A coupling of deep romanticism and understated melancholy characterize Nocturne, Wild Nothing’s 2012 sophomore album. Favoring gentle instrumental builds and alluring vocals, Nocturne is more dream than album. It’s music best heard at sleep’s shores – music for insomniacs and escapists.
Like debut album Gemini, Nocturne remains within the realm of dream pop. However, listeners will appreciate the growth in production quality. Whereas Gemini was a solo creation by singer-songwriter Jack Tatum, this album benefits from the addition of several band members. The effect is a more complex, dreamlike sound from Virginia band Wild Nothing.
And it’s remarkably re-playable.
Due to the album’s soft and subtle vocals, the serious nature of the songs’ content reveals itself only after a few listens. One notes the intriguing duality of titular track “Nocturne.” Amid devotional promises, the singer narrates “Your days are empty / And my tongue is decayed / And we stay up just to tempt me.” Interwoven with ethereal instrumentals, the lyrics suggest a melancholy undercurrent without turning whiny. It’s an exploration of hopeless romanticism performed with an impressive amount of maturity.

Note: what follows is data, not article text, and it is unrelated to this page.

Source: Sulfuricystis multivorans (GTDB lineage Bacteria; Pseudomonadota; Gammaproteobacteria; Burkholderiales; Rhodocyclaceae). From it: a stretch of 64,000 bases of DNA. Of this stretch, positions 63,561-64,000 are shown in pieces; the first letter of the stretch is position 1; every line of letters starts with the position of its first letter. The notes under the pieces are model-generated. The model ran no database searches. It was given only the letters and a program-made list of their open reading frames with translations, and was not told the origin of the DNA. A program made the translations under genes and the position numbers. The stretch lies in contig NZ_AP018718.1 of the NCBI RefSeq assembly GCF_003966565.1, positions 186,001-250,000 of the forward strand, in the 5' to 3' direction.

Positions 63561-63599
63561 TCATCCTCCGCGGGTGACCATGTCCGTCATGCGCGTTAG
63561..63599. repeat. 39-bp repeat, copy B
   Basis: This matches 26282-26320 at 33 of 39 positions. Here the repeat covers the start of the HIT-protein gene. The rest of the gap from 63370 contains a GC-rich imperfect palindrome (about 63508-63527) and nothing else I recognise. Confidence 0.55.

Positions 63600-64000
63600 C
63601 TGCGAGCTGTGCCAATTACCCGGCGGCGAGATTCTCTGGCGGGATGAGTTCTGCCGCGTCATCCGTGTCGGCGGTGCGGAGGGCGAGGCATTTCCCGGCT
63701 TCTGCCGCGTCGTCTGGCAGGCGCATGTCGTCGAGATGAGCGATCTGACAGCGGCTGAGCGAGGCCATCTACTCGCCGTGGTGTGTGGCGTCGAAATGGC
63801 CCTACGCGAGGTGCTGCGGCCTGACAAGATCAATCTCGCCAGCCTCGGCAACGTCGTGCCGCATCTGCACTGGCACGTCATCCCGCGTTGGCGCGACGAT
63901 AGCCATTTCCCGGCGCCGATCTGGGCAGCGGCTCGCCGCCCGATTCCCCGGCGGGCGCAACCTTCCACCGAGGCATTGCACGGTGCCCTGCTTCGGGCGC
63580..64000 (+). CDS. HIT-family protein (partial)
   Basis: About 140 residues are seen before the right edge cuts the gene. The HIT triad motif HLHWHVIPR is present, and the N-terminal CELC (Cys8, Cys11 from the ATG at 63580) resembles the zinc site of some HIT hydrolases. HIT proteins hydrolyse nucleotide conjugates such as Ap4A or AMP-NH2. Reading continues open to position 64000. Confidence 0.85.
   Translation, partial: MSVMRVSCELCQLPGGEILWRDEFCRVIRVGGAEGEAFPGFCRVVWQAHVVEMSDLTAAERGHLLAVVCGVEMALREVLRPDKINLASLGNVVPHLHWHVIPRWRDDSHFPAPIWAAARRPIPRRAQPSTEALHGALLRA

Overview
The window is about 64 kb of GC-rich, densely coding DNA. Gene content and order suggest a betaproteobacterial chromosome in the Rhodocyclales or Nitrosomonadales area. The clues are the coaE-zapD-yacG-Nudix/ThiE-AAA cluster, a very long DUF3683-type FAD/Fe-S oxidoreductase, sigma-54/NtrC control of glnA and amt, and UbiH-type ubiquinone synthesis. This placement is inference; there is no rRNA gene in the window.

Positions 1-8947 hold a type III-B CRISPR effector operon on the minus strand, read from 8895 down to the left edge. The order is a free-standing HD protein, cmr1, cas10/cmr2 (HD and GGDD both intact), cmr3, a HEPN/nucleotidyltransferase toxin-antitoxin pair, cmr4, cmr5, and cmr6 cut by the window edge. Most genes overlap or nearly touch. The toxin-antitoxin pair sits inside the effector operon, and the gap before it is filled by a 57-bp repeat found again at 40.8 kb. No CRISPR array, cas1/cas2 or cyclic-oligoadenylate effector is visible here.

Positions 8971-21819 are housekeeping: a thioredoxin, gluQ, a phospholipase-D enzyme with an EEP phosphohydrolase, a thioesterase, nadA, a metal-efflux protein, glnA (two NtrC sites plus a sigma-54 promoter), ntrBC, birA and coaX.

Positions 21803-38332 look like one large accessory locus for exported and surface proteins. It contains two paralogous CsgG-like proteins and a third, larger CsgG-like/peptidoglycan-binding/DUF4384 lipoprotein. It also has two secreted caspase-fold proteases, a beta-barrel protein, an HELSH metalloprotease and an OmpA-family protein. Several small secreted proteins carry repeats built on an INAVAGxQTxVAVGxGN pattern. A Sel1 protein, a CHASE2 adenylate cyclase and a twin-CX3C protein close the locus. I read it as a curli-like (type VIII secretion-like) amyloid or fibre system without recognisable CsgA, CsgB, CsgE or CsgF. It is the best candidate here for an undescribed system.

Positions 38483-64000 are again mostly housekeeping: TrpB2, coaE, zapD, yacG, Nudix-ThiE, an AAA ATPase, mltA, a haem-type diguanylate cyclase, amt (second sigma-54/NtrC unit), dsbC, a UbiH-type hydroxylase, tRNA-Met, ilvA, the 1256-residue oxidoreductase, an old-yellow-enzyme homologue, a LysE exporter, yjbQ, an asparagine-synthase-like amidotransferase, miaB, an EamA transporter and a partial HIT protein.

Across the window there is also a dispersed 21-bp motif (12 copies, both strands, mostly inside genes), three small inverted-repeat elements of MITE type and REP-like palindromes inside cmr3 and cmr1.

Even the more explicitly amorous “Only Heather” and “Rheya” exhibit a self- awareness uncommon to love songs. The former makes use of artists’ tendency to deify the unattainable woman. Rather than rehash this trope, Wild Nothing repurposes it. Lyrics such as “It’s better to fake than to love her for real” discuss the difficulty of offering one’s self and emotions to the scrutiny of others. The latter, “Rheya” is a blue-toned rendition of love lost. In comparison to other Nocturne tracks, there are fewer lyrics and a greater focus on instrumentals. The result is an emotionally-driven song that prioritizes experience over explanation. Both approaches embody the atmospheric, sophisticated narrative Wild Nothing had begun to develop in Gemini.
Indeed, Tatum’s complex songwriting separates Nocturne from other dream pop albums. The majority of tracks incorporate several layers of emotion with an execution that is neither heavy-handed nor self-pitying. Such a balance is remarkable, and that the band sustains it across the album speaks to their professionalism.
To play Nocturne through just once discredits its intricacy. It is an album that begs intimacy with its audience. Like hard candy’s slow dissolve, Nocturne urges listeners to study and savor Wild Nothing’s melodic reveries. For those craving introspection or escapism, Nocturne more than deserves a listen.